"The only thing that's translated," says Wilfredo, "and it's probably an oxymoron if you see it that way, is the title of the CD. There's a little part of it that we sing in Spanish and in English and in French and in Portuguese."
"And it will say (on the cover)," continues Jean-Michel, "No Translation: Sin HYPERLINK "http://forum.wordreference.com/showthread.php?t=216893"; Traducción, Sans Traduction, Sem Tradução -- in very, very small lines, so you can see it."
Of course, printing the title of the CD in multiple languages is not merely on a whim. The hope is that it will make it easier to take the disc to markets outside the US, especially to South America.
"We're definitely interested in taking this CD to other countries," says Wilfredo. "Our primary goal is to take it to those markets. The ultimate goal is to get our music out to the world."
The CD, which was written, recorded and mixed by the band, will be released this weekend on ZenZen Records, a label started by the group to get the proverbial ball rolling. Thanks to the connections of a friend and mutual acquaintance, the band was able to get the disc mastered in New York by Drew Levine, who has worked on albums by artists as big as Sting, Dave Matthews Band and Santana. As result, the CD has a big, open sound that brings out nuances that even Wilfredo didn't originally hear when mixing it.
A CD release party will be held this Saturday night, March 3, at Liquidz, which is more than appropriate as the building served as the band's original home base and practice facility as it got started. Thanks to the cooperation and help of Donnie Gendron and the staff at Liquidz, the band will not only be able to return to their home stage, but it will also be a free show with close friends Sam and the Stylees opening the evening.
If you haven't experienced a Citizen Mundi show yet, now is the time. Spirits will definitely be running high and the energy in the room should be unmatchable. You can not only feel it the crowd, but also see it on stage as the band falls into synch, heads bobbing to the omnipotent groove. It's a phenomenon that the band swears isn't rehearsed, but happens naturally when they all fall into the same groove. If nothing else, it's significant of the group's unified spirit and vision.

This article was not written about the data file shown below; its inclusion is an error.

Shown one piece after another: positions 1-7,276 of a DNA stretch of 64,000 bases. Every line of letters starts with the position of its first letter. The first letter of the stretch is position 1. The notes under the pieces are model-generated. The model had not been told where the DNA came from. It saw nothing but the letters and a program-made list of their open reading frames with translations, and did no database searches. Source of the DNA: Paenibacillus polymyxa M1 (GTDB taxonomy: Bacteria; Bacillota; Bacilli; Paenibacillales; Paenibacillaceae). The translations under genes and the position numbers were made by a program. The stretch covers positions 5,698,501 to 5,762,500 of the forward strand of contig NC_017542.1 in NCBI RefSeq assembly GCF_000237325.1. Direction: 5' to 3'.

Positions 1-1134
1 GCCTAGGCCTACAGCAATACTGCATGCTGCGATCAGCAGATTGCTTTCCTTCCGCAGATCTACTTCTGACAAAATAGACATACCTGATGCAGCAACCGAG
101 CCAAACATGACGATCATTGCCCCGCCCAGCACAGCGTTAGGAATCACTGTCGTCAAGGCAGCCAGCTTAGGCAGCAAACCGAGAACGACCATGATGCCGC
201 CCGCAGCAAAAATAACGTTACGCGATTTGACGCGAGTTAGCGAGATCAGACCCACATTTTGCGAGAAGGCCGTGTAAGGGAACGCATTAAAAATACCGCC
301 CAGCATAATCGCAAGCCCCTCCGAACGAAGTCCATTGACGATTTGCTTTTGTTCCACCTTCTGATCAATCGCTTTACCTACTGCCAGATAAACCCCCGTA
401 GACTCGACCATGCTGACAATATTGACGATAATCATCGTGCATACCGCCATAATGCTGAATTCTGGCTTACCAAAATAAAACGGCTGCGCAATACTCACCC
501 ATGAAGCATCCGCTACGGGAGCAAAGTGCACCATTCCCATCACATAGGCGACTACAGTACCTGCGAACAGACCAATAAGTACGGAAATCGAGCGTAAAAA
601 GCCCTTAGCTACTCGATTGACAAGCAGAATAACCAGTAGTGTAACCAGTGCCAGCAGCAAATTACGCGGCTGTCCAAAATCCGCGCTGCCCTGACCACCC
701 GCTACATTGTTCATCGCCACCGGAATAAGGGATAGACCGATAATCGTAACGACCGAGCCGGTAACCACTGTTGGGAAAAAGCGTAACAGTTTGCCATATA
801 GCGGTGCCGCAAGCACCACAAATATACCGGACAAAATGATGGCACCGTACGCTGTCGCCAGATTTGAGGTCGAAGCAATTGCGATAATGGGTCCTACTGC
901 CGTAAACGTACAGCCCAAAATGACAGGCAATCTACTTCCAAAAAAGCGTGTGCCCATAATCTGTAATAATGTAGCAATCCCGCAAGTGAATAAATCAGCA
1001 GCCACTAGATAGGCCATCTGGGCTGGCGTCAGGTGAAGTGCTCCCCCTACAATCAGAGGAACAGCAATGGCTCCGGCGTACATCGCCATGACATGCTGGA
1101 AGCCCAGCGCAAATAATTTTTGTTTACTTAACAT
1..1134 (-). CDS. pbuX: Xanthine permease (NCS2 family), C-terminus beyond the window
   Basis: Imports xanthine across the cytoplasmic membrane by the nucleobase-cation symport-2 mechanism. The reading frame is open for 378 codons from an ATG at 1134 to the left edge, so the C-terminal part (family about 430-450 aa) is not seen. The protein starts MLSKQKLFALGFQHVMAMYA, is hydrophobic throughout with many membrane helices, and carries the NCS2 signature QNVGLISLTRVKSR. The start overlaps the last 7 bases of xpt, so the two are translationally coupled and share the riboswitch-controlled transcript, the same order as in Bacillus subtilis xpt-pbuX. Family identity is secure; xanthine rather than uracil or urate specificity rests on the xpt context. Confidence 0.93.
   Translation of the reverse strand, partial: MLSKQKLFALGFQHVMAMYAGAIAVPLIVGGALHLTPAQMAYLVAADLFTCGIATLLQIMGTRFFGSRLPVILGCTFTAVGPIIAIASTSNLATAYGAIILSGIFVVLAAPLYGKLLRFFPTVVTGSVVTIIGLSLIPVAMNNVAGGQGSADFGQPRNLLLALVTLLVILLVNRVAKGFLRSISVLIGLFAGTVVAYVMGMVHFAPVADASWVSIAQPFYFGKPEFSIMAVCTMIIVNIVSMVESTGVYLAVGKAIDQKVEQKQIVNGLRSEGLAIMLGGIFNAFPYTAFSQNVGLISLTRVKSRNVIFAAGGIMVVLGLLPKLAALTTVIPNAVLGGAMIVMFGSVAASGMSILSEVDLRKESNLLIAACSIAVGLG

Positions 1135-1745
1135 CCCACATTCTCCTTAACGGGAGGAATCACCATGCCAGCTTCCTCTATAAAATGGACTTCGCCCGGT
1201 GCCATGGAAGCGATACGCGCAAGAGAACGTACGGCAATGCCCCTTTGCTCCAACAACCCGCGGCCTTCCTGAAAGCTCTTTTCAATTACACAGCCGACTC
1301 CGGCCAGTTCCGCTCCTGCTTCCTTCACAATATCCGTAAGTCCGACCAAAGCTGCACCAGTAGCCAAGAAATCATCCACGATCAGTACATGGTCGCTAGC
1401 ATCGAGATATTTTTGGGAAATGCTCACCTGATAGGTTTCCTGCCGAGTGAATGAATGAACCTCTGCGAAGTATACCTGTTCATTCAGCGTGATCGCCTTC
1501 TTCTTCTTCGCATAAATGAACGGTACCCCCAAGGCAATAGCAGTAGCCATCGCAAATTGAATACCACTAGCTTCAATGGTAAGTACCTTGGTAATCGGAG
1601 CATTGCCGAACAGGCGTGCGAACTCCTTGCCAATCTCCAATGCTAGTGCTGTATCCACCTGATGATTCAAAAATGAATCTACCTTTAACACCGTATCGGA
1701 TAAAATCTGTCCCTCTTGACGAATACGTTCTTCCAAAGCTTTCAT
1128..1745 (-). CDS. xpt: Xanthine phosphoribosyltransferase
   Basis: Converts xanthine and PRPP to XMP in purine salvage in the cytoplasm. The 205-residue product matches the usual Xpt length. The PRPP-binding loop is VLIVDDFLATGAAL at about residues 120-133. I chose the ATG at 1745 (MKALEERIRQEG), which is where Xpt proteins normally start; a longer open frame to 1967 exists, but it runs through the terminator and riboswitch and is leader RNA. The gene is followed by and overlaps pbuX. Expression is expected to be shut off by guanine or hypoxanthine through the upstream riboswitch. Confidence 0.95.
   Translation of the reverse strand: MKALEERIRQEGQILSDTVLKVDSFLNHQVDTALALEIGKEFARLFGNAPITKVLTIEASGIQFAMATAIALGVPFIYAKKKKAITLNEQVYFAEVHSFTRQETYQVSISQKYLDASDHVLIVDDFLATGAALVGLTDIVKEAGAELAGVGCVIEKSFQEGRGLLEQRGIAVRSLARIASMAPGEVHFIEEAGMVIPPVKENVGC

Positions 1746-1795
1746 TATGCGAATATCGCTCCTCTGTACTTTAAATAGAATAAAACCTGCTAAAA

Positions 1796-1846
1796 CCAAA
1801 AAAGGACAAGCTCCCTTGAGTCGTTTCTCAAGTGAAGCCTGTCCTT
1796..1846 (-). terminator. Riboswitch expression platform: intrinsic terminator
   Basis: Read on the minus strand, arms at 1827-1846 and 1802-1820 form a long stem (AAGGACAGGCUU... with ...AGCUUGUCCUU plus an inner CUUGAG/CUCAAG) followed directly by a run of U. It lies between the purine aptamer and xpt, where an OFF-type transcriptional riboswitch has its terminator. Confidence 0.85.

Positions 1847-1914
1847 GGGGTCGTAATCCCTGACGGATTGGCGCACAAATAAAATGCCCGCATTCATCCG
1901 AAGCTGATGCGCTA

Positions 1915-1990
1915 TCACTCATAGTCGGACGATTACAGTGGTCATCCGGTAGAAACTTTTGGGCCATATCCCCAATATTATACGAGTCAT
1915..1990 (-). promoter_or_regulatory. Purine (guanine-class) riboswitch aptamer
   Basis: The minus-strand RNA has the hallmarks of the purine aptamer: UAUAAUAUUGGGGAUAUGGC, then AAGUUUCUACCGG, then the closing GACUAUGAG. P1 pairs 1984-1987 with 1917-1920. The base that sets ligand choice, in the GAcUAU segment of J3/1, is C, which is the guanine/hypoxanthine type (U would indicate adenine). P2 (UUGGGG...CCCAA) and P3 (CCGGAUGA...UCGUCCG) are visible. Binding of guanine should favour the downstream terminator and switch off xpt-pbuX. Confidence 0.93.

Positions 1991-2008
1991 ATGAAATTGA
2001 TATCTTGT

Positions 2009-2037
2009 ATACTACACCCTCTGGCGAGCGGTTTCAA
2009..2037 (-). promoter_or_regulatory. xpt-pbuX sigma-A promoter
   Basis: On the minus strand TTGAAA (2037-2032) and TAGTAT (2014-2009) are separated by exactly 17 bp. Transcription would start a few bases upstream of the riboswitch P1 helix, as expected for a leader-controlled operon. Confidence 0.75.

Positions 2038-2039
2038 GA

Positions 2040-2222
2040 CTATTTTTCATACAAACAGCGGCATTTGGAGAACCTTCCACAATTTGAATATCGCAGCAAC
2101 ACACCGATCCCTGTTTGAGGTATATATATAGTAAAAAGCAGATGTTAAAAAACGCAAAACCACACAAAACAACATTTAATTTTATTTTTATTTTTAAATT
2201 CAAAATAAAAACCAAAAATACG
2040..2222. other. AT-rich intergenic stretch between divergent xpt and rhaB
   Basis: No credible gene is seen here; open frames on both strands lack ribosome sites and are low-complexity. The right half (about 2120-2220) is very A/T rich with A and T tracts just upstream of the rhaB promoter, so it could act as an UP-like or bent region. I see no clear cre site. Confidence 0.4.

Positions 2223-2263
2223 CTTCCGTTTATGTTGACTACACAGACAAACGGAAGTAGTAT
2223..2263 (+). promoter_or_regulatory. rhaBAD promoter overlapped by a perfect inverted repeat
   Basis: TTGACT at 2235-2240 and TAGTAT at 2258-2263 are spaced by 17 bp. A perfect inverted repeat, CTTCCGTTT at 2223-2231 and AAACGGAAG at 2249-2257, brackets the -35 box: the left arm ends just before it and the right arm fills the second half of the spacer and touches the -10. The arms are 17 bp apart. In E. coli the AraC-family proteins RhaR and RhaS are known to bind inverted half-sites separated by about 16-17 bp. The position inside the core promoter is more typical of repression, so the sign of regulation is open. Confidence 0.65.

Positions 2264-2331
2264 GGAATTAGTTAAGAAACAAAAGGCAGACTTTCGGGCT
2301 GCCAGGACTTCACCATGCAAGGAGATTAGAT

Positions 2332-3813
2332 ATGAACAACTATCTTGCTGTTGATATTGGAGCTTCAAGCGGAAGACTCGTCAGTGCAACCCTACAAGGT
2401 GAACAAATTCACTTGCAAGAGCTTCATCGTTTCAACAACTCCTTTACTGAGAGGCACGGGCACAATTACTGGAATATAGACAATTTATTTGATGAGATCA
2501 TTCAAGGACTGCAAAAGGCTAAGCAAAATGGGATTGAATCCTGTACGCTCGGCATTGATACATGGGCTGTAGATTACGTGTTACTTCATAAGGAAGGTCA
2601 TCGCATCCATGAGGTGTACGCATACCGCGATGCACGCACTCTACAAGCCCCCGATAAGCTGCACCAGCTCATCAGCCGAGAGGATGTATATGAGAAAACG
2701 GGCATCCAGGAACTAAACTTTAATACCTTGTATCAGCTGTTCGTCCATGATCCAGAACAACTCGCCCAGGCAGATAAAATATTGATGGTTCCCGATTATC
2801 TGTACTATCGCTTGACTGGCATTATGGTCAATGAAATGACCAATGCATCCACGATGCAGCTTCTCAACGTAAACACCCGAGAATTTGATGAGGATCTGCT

Taking Tulsa Worldwide
Can world peace really start in Oklahoma? Only time will tell, but the Mundis think it's possible and they are proud to say they're from Tulsa.
"We've been very lucky to have the people here in Tulsa really help us out by enjoying our music," says Jean-Michel. "They've never turned their backs on us and that's really important considering our music is different and we sing in a different language. Who would have thought that Tulsa would embrace such a band? We're blessed to have that kind of communication with out community."
"We all come from different places," says Wilfredo, "but this is where we united. This is where we got together and for the record, it will always be 'This band is from Tulsa'. I can say it proudly - we represent the world from Tulsa, Oklahoma."
Make sure and join the movement this weekend as Citizen Mundi celebrates the release of No Translation. Doors will open at 8:30pm and Sam and the Stylees will play from 9:30 to 10:45. Citizen Mundi will then take the stage at 11pm and play until 1am, then hang out with the fans afterwards.
CD's are only $10 and admission is free, so you've got no excuse to miss the show. Be sure to join the movement as a citizen of the world and help "let music bring peace to the world."
URL for this story: http://www.urbantulsa.comhttp://www.urbantulsa.com/gyrobase/Content?oid=oid%3A15960